Anann

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{god, call, give}
{war, force, army}

In Irish mythology, Anann (Anu, Ana, Anand) was a goddess. 'Anann' is identified as the personal name of the Morrígan in many MSS of Lebor Gabála Érenn. With Badb and Macha, she is sometimes part of a triple goddess or a triad of war goddesses.[1] As such, she may be a Celtic personification of death, and is depicted as predicting death in battle. As a goddess of cattle, she is responsible for culling the weak. She is therefore often referred to as "Gentle Annie", in an effort to avoid offense, a tactic which is similar to referring to the fairies as "The Good People".[2]

She may be identical with Danu or Aine.[citation needed] She has particular associations with Munster: the twin hills known as the Paps of Anu (Dá Chích Anann or the breasts of Anu), near Killarney, County Kerry are said to have been named after her.[1] She was a goddess of fertility, cattle, and prosperity, and was known for comforting and teaching the dying. Fires were lit for her during Midsummer.[citation needed]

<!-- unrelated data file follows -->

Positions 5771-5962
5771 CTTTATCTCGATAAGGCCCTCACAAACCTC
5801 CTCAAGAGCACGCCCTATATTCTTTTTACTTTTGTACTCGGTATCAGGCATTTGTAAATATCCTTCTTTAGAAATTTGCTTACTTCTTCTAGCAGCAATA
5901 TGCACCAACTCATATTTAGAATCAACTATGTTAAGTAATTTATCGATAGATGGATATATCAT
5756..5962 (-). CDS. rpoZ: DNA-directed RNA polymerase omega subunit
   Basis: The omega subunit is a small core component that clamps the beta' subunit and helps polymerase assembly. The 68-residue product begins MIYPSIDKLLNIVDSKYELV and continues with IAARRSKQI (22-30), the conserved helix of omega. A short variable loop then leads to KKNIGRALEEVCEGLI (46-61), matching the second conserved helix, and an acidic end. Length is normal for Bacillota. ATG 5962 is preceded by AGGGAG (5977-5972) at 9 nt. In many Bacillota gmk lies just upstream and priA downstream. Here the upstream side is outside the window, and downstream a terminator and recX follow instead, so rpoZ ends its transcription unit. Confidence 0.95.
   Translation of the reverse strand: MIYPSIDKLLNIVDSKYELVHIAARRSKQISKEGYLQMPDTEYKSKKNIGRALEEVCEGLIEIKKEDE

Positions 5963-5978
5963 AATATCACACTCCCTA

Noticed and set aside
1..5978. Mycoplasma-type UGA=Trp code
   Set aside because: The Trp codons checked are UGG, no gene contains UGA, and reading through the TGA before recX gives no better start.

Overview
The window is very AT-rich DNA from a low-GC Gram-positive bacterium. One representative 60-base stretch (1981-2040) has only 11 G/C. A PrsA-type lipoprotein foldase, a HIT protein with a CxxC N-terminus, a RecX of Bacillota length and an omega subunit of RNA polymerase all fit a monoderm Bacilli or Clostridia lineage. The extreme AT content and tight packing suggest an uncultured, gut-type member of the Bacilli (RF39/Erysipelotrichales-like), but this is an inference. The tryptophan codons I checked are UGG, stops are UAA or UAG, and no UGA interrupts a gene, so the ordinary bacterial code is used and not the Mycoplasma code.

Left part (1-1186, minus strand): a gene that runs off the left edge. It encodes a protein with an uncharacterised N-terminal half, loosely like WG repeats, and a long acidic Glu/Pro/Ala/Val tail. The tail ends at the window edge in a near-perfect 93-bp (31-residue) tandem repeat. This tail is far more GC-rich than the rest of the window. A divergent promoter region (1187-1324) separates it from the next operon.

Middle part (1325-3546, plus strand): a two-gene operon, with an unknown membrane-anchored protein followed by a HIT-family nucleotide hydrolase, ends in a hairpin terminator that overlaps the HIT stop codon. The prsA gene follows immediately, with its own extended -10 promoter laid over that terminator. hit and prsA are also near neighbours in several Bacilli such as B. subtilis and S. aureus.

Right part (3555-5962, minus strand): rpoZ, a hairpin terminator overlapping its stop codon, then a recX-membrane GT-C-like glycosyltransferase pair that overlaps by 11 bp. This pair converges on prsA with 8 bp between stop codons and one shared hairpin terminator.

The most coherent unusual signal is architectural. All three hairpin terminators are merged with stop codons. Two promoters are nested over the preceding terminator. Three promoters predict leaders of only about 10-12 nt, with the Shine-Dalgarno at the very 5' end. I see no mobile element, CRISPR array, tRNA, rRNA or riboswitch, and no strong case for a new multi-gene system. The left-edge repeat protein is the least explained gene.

Etymology

This name may be derived the Proto-Celtic theonym *Φanon-.[3]

See also

Bibliography

  • Ellis, Peter Berresford, Dictionary of Celtic Mythology(Oxford Paperback Reference), Oxford University Press, (1994): ISBN 0-19-508961-8
  • MacKillop, James. Dictionary of Celtic Mythology. Oxford: Oxford University Press, 1998. ISBN 0-19-280120-1.
  • Wood, Juliette, The Celts: Life, Myth, and Art, Thorsons Publishers (2002): ISBN 0-00-764059-5

Works cited


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